Why benchmark competition enables breakthrough innovation in AI. Two years ago I inadvertently started a war. And I couldn’t be happier with the outcome. While wars fought on the battle field of human misery and death never have winners, this “war” is different. It is a competition of human ingenuity to create new technologies that will benefit mankind by accelerating innovation underpinning advances in AI solutions to benefit an already massive and still growing worldwide user base.
It all started two years ago, as I was preparing for the launch of “PowerAI”, a new type of software distribution that would take AI research in the form of Neural Network training out of the research labs across the world and in the hand of everyday users looking to create AI-powered solutions. PowerAI was designed to be the “Red Hat” of AI, a software distro that curates a rapidly improving technology on the cusp of greatness to provide stability, continuity and support. To mark the launch, I wanted to create a memorable milestone for the upcoming launch of our PowerAI product.“
PowerMLDL” had been making great strides with an agile release cycle for early adopters that would make users forget the oldest, most solid – and staid – computer brand IBM was behind it. I had created the abbreviation MLDL (for Machine Learning and Deep Learning) because “AI” still had the bitter taste of defeat it acquired when “Artificial Intelligence” had been overhyped and ultimately failed to deliver on its promise in the 80s. Then as now, the most promising technology were “Neural Networks”, a computing structure loosely modeled after the human brain as a set of “neurons”, simple highly interconnected computing units.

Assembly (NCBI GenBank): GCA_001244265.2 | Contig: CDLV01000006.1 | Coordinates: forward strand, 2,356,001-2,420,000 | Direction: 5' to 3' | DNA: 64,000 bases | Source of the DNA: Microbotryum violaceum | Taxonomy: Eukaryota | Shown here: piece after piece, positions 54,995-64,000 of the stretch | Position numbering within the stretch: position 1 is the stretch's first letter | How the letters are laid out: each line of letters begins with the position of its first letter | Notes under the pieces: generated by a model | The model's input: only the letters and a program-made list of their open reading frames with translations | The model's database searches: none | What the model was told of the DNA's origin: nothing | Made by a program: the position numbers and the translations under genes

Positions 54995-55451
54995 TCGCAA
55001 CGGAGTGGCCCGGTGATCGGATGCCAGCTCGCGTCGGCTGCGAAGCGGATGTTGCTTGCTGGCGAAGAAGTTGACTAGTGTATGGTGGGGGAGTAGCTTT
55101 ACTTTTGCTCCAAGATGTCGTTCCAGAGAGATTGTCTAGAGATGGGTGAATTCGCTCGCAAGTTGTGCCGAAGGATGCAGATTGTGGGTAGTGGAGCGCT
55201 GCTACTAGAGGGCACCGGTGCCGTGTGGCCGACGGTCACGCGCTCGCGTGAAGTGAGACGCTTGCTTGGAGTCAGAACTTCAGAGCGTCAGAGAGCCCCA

But much had changed since Neural Networks and with them the term “AI” had fallen in disrepute: advances in computer hardware and the needs to process a veritable data deluge created by an ever more connected world answered both the “how” and “why” for rebooting “Artificial Intelligence”. And, marketing opined, the name AI was quickly rehabilitating itself along with the technical field.
As we stood to launch our PowerAI distro for Artificial Intelligence together with IBM’s first accelerated AI server “Minsky” (or, “IBM Power 822LC for HPC” in corporate branding), we needed to capture the imagination of what these new products made possible. The value of the new products was integration, ease of use and speed to solution brought to the technical innovations contributed to open source AI frameworks developed by researchers from many companies.
But how to express this benefit? One day as we were reviewing training times and working with our applied AI research colleagues at the IBM TJ Watson Research Center to improve training times for a range of Watson applications, an idea took hold: with the new server and software, we were on the cusp of training a network to recognize images from the most complete image database (“ImageNet”) available to date in less than two hours.